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Time Warp - The Atari Times

Time Warp


A jump to the left, and a step to the- Oops, wrong Time Warp!
by Rob Adair

August 7, 2007
If you're a big follower of the Atari 2600 during it's heyday, odds are you've probably heard about the Canadian discount store known as Zeller's. This company was similar to stores like Ames, Wal-Mart, and places of that nature. However, one thing that Zeller's was known for doing was publishing Atari 2600 games under their own label, possibly in an effort to 'cash in' on the craze that was sweeping the world at the time. The one noticeable thing about their games was that they came in a generic box with a small picture on the front, and a single piece of paper giving the details on how to play. A lot of times their 'games' would be rip-offs of other existing games, sometimes with new names to them. However, I recently discovered a (possibly) original gem made by them called Time Warp. And no, it has nothing to do with the Rocky Horror Picture Show, sorry folks!

Instead, this game has you placed in a spacecraft of some kind (the cover art makes it look like a futuristic passenger jetliner with weapons attached, but I don't know honestly!) flying through what looks like a cave, while taking on several enemies that attack you from the right side of the screen. After surviving a few rounds, you'll go into an 'underground' cave where you fly through a treacherous corridor and attempt to dock with a refueling station (I'd guess.) After that, it's back to blasting targets again. Lather, rinse, repeat.

Graphics: 55%

The graphics aren't one of the game's strongest suits, I'm sorry to say. Yeah, I know graphics weren't exactly the big thing on the Atari 2600, but for it's standards at the time, things could've been a bit better. The 'cave' that you fly through is basically a couple of purple curving lines made to look like jagged spots in the cave. Your ship looks like a simple passenger jet, except it's very very tiny. In fact, I'd think that it's only about five or six pixels long. Not to mention the way it shakes a little as it flies seems a tad bit on the strange side. I will give them credit for some of the enemies, like the helicopters and the UFOs, even if the latter looks a little like jellyfish. Also, when you defeat the last enemy, instead of it vanishing, it 'morphs' into the next enemy in the sequence and spawns several more of it from there. A rather nice effect. The refueling sequence (as I've called it) has the dock at the right side of the screen which looks nice, but the 'cave' you fly through is pretty dull. There are treacherous twists and turns, but there's no real detail to the cave.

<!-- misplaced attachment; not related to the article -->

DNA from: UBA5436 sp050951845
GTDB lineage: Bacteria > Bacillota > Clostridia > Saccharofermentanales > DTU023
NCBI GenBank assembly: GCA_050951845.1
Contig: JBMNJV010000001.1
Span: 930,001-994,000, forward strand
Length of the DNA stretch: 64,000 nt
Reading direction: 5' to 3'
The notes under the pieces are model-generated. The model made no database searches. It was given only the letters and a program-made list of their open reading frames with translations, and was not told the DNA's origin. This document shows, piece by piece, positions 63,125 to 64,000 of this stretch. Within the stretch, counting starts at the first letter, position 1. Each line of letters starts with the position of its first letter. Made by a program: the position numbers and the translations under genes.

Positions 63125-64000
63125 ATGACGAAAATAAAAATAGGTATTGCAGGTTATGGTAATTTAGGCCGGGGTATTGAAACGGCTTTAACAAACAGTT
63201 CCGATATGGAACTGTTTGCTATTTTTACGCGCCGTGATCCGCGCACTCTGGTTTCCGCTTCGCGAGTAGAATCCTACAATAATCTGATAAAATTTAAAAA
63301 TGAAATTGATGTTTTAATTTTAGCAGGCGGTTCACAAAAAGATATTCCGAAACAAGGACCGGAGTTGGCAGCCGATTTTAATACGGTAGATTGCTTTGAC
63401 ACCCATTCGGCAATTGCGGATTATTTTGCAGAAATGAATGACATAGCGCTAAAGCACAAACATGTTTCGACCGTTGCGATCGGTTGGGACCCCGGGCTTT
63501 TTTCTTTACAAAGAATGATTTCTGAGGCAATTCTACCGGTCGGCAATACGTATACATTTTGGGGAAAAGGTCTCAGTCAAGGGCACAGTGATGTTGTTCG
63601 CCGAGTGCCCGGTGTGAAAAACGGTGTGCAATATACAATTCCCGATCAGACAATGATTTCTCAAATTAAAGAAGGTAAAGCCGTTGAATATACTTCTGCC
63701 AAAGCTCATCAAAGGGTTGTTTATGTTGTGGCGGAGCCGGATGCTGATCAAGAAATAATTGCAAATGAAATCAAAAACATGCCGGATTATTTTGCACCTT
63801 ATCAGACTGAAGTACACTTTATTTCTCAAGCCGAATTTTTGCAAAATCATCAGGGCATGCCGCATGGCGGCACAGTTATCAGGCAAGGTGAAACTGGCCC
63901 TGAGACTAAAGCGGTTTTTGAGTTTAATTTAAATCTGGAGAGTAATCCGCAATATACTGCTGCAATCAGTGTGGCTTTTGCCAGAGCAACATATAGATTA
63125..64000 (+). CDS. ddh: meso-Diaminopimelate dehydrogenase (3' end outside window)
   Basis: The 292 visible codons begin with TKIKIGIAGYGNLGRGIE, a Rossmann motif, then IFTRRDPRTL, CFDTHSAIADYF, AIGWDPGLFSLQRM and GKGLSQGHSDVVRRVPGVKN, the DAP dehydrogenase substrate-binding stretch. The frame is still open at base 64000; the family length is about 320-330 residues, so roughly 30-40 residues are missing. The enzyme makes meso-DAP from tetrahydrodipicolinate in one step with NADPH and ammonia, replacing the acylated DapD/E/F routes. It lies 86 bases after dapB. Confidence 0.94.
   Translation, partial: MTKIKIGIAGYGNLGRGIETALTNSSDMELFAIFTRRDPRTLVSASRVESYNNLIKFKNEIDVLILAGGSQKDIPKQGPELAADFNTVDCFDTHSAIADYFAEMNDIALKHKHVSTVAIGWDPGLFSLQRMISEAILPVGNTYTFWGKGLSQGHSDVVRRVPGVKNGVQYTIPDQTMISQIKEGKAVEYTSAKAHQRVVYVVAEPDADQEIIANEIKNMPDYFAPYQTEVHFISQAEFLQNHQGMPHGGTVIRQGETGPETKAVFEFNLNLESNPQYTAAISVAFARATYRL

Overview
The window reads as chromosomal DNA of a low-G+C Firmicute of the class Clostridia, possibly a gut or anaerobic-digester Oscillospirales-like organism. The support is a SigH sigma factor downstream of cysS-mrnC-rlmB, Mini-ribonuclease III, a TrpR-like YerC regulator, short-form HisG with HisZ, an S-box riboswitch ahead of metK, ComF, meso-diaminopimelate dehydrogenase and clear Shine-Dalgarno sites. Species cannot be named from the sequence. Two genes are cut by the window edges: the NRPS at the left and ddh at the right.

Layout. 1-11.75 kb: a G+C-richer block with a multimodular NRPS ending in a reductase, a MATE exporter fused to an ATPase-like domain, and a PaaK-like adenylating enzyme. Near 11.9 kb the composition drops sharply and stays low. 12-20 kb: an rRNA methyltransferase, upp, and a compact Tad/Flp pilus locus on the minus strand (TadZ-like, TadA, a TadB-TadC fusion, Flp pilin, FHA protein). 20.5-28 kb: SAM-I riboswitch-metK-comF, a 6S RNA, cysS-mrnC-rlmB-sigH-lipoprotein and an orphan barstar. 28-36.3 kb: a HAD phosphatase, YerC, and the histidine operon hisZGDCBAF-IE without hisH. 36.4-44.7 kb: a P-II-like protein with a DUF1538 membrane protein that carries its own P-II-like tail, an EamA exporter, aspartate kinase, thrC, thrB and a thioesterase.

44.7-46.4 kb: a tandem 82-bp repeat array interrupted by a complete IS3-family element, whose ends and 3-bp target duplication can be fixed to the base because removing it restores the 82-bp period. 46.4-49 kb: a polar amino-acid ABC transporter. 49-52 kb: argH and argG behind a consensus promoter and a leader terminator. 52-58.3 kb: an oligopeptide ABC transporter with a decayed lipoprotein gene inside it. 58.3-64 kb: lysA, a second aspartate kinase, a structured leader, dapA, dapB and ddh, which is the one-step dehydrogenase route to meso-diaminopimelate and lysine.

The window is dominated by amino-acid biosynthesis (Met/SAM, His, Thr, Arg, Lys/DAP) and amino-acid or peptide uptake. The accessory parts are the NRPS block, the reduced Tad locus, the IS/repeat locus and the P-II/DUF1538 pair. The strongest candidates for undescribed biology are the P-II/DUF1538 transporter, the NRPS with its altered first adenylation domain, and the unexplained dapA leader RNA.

Sounds: 5%

Yes, I admit I'm being very harsh here, but that's because in terms of sound effects, there is hardly anything to speak of. When an enemy shoots at you, you'll hear a 'pshew' sound that sounds kind of like the hockey stick being swung in Activision's Ice Hockey. The other sound is a dull, but loud, explosion when an enemy or your ship gets hit. In addition, for some strange reason that I cannot comprehend, the sounds tend to repeat two or three times when they happen. One possibility may be because it's trying to imitate an echo within the cave, but to be perfectly honest, the only saving grace is that there's actually sound.